President Barack Obama says keeping the Democrats in control of the Senate is one of his top priorities this year.
But his trip to Colorado is a vivid illustration of just how much the president -- who is the party's top fundraiser but who is also saddled with low approval ratings -- can, and can't, help.
Obama will headline a Democratic Senatorial Campaign Committee fundraiser Wednesday afternoon in Denver, with half the money raised at the event going to Sen. Mark Udall's campaign. The first-term Democratic senator from Colorado faces a difficult re-election this year against Rep. Cory Gardner, his GOP challenger. Polls indicate the race between the two candidates is tied up.
While the president speaks and takes questions from those attending the fundraiser at a downtown Denver hotel, Udall won't be there.
Originally the senator was scheduled to fly to Denver Wednesday morning to team up with Obama at the closed door fundraiser. That itinerary meant that Udall would have missed attending a speech on the economy the president is scheduled to deliver two hours earlier at Cheesman Park in Denver.
Udall won't make Obama fundraiser
But new developments on Capitol Hill changed Udall's plans.
"Due to last-minute votes and legislative activity, Mark will be unable to make the trip back to Colorado on Wednesday. The Senate has decided to vote on Wednesday to confirm the new U.S. Secretary of Housing & Urban Development, who has authority over issues like flood recovery. Additionally, the Senate will be continuing legislative action on a bipartisan Sportsmen's bill, which includes Mark's legislation to expand access to public shooting ranges, as well as introduction of Mark's bill to secure women's access to contraception," said a statement from Udall's campaign.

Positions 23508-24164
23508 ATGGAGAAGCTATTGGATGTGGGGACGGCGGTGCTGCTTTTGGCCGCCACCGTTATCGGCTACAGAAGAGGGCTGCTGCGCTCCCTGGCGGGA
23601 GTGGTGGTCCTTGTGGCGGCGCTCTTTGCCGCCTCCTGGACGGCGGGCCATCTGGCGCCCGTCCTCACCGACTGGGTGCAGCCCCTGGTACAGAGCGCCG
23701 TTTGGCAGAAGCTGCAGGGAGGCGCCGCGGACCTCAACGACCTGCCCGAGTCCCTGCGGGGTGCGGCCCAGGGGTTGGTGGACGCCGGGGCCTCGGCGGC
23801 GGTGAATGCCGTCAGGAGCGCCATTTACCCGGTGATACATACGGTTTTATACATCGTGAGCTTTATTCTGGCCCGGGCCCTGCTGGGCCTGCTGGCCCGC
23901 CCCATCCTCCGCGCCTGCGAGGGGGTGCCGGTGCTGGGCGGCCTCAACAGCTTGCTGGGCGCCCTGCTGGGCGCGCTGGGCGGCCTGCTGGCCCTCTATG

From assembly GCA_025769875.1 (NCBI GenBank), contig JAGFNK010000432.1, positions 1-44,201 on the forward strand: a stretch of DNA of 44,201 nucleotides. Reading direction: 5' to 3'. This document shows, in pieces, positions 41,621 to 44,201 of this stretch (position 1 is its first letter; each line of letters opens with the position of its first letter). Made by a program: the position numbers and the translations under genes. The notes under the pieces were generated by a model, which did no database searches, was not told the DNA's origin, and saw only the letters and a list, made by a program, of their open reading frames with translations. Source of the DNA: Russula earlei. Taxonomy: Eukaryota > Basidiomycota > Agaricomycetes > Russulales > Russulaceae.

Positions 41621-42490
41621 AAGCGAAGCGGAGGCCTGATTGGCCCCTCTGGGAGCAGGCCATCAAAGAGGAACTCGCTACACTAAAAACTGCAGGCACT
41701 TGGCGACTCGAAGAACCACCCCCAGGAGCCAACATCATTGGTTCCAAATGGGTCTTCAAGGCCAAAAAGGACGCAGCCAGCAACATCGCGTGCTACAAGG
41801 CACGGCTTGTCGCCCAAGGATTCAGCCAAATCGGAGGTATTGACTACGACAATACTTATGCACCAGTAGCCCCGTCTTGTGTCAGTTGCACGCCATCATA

The statement ended by saying that "Mark is grateful for the president's support, and had hoped to welcome him to Colorado in person, but his responsibilities to serve Colorado in the Senate come first."
The day job definitely comes first, but a nonpartisan analyst said politics may be at play.
"I don't think there are accidents when it comes to the president's schedule and I don't think there are accidents when it comes to senators and members of Congress and their schedules," said Nathan Gonzales, deputy editor of the nonpartisan Rothenberg Political Report.
Avoiding the president?
Udall made headlines back in January, when he avoided answering repeated questions from CNN chief congressional correspondent Dana Bash on whether he'd campaign with Obama when the president traveled to Colorado.
"Does that mean you're going to campaign with him?" Bash asked, during an interview immediately following the State of the Union address.
"We're going to be running a strong campaign based on Colorado's interests and Colorado's future," Udall responded.
"That was not a yes or no," Bash replied.
"We'll see what the president's schedule is, we'll see what my schedule is," Udall said. "But Coloradans are going to re-elect me based on my record, not the president's record."
After Bash asked again for a yes or no answer, Udall said "We'll see what the schedule allows."
Even before the last-minute change in travel plans, Republicans were pouncing on Udall.
"Sen. Udall's message to the president is clear: Help me rake in campaign cash behind closed doors, keep the media from capturing photos of us together and avoid real Coloradans at all costs," said Garnder spokesman Alex Siciliano.
"Mark Udall has supported Barack Obama 99 percent of the time in Washington, so hiding from the unpopular President and their shared record only proves how vulnerable he is," wrote National Republican Senatorial Committee Press Secretary Brook Hougesen.
It's no mystery why Republicans are trying to tie Udall to Obama. A recent Quinnipiac University poll indicated the president's approval rating among Colorado voters stood at 38 percent, which is nothing to brag about.
It's a strategy Republicans are using in races across the country this midterm cycle, as they expect to hold their majority in the House and hope to capture the Senate. Democrats have a 55-45 majority in the Senate (53 Democrats and two independents who caucus with the party). But in the midterms, the party is defending 21 of the 36 seats up for grabs, with half of those Democratic-held seats in red or purple states.
With President Barack Obama's approval rating hovering near its all-time lows -- and with polls indicating his health care law remains unpopular with many Americans -- the president may not be in high demand this year on the campaign trail.